Generally speaking, if you want to write a book, sitting down at a computer, opening a Word document and starting to write it is not the first thing you should do.
Certainly, every writer should write and keep writing. In the same vein, every runner should run, every person interested in being a chef should prepare food and so on.
But writing a book is not the first thing you should do if you desire to eventually be published. In fact, in many cases, writing the book is much further down the list than you might think.
I don’t want to recommend it is the “last thing you should do” because that phrase has been hijacked by discouragers in every walk of life and has a more negative meaning than I need to make my point.
But for sure writing a book isn’t the first thing you should do.
Any author blindsided by the publishing industry focus on “platform” might have experienced the disappointment when they discover the seemingly never-ending list of “one more thing” needed to be done before an agent or publisher agrees to look at their work. You wrote the book and now you discover you skipped a step or two.
Or three…or eight.
There is one primary reason why writing a book is not the first thing you should do.
Your competition is not skipping steps.
It’s the same reason that being good-looking is not a fast-track to being a great film actor or why a fast runner is not guaranteed to be a great professional athlete. The other person competing for the acting job has been studying acting for 10 years. Your competition for the baseball team has been training to hit a curve ball since he was ten years old.
Competition is the iron that sharpens iron but sometimes that sharp iron cuts deep.
Every literary agent is different, but I personally receive over 1,000 proposals each year from authors inquiring about representation. I look at each one in varying detail, but the most common theme when I decline to offer agency representation boils down to a fundamental issue that the book is out of order. The author should have done some or all of the following, and they didn’t:
- Consider whether they want to have a book published or be a professional writer (those are different paths)
- Study writing
- Study the book publishing industry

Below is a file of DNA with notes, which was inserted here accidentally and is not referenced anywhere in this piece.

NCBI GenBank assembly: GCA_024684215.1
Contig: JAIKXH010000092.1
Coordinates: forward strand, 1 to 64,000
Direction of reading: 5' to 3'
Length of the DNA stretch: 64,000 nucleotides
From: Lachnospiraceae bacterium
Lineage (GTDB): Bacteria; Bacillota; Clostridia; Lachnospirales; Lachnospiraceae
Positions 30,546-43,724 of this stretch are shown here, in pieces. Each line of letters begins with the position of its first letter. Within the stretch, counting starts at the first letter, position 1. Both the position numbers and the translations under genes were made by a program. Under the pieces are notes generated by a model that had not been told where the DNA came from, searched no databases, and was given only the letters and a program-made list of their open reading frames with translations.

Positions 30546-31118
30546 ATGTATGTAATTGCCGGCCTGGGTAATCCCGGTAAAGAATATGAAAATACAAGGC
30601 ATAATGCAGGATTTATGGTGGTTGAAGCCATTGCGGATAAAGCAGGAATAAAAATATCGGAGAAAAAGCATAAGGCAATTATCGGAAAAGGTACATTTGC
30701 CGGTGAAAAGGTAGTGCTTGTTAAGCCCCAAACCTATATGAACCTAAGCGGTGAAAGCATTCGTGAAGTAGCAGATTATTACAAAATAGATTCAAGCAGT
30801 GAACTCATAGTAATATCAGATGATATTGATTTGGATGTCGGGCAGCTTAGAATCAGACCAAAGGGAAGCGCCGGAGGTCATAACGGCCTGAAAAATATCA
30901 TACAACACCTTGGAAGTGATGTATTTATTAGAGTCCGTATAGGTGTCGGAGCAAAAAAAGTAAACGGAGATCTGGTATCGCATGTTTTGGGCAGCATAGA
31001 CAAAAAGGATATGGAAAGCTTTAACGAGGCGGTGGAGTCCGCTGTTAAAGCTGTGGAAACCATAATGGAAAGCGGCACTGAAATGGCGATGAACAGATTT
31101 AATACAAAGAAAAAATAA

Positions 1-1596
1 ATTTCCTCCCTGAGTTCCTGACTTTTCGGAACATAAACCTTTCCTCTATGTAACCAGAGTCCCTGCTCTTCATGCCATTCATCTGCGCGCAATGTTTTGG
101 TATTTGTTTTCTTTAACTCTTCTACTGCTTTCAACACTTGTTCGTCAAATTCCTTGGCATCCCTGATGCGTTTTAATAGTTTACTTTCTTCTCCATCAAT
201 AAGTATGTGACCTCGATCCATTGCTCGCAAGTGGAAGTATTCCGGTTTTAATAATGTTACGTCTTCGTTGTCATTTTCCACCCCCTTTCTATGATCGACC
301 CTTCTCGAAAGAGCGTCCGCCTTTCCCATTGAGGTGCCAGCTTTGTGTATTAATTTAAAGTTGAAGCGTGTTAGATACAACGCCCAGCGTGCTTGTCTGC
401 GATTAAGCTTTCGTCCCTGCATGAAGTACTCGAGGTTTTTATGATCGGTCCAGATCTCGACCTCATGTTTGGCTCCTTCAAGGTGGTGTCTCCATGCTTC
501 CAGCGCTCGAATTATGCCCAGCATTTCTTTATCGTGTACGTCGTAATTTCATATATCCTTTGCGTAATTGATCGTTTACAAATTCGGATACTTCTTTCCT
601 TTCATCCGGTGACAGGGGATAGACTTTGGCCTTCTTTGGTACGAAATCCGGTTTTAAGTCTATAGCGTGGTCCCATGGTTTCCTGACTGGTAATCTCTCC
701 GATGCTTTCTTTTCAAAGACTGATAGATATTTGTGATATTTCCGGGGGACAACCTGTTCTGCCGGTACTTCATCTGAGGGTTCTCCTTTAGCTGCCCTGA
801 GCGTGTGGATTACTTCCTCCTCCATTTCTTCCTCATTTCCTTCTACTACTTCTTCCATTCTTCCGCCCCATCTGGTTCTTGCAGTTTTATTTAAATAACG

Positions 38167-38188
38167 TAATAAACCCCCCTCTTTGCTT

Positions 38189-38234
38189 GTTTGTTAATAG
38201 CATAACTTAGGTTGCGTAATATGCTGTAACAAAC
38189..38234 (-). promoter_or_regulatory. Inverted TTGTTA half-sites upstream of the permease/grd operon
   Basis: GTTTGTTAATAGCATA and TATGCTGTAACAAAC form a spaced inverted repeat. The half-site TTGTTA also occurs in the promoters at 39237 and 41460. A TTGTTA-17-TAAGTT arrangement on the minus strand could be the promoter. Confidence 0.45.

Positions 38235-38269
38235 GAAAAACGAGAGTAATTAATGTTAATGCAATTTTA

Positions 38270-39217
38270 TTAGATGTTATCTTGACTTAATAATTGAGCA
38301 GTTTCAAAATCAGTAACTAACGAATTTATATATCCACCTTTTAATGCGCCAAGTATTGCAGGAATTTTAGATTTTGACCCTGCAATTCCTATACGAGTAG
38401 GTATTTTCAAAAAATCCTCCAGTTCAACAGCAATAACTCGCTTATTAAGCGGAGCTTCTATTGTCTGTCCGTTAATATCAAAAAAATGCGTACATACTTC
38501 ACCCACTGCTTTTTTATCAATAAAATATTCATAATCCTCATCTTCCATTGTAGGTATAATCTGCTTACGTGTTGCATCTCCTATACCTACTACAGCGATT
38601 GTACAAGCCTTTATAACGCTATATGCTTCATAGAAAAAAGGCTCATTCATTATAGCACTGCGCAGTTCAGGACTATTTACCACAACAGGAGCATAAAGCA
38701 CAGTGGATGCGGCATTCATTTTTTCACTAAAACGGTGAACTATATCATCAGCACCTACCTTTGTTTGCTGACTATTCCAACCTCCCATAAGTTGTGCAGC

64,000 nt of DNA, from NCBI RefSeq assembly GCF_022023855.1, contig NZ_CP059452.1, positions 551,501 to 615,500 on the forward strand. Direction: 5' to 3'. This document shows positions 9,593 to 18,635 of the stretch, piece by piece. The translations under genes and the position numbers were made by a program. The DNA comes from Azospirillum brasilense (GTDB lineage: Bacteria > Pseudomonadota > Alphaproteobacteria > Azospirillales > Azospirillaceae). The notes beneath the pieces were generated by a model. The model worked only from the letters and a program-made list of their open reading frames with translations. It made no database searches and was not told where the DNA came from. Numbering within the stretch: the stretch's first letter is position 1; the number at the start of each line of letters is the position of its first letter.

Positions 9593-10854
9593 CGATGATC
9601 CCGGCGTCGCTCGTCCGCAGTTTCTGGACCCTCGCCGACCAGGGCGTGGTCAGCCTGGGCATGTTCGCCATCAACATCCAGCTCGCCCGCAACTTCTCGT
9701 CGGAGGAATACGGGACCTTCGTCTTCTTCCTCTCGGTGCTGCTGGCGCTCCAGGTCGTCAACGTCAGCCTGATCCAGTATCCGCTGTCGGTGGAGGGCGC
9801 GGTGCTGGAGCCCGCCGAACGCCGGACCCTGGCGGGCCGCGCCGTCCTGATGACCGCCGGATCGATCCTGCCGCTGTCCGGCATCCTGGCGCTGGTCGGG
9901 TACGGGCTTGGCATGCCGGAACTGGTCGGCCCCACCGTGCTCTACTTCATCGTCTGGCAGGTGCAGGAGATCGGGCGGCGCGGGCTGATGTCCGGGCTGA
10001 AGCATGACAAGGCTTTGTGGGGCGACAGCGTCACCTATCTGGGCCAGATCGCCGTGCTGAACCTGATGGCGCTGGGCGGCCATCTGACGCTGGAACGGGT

- Be a recognized, credible authority on the subject of your book
- Present your book theme in public (non-fiction)
- Get a website
- Work in social media
- Be aware what the market is saying about the type of book you are writing
I could probably come up with several more given enough time.
Your strongest competitors have most often put the book in ninth place after the eight things listed above. In fact, they might have added a half-dozen more steps along the way.
The disappointment that comes with failure to be published is often a result of skipping steps. The book was first when it should have been third, ninth or twelfth.
But working through the steps still makes no guarantee you’ll make the cut, primarily because of competition. But skipping steps will almost guarantee you will be declined.
I have a writer-friend who spent three decades writing in the marketing/advertising world before writing a book. There was no “luck” involved in his eventual success as an author. There were decades of iron sharpening iron, clients who pushed and pushed, decades of honing and crystallizing…and living.
Skipping steps on the way to getting a book published is never effective.
One of the “steps” along the way to a book deal might be to write something in a different medium. Some content from books should instead be articles. Some a series of blog posts. Some should be website content updated every day.
Then, once your message has been sharpened, maybe a book is next. Maybe.
Books are the slowest, most deliberate and long-term communication medium. Urgent messages are communicated differently. If there is a tornado coming to your town, you don’t write a book about it. You sound the alarm and tell everyone to take cover. The book about the great tornado of 2015 comes two years later with stories of the aftermath.
If you have an urgent message of great importance for our society, a book releasing in two years is not the best vehicle for that message.
Books are a unique communication medium. Understanding where they rank on your to-do list is an important element of success. Your competition understands it. So should you.
So, what was my purpose with this post today?
To deepen your commitment and resolve.
Getting a book published and eventually moving into a career of professional writing is not for the faint of heart or the casual writer. Just like so many other endeavors, if it were easy, everyone could do it. But everyone cannot do it, because it is hard.
Are you serious about being an author or do you want to get a book published? Your answer to that question will reveal your next steps. I strongly recommend not skipping any of them.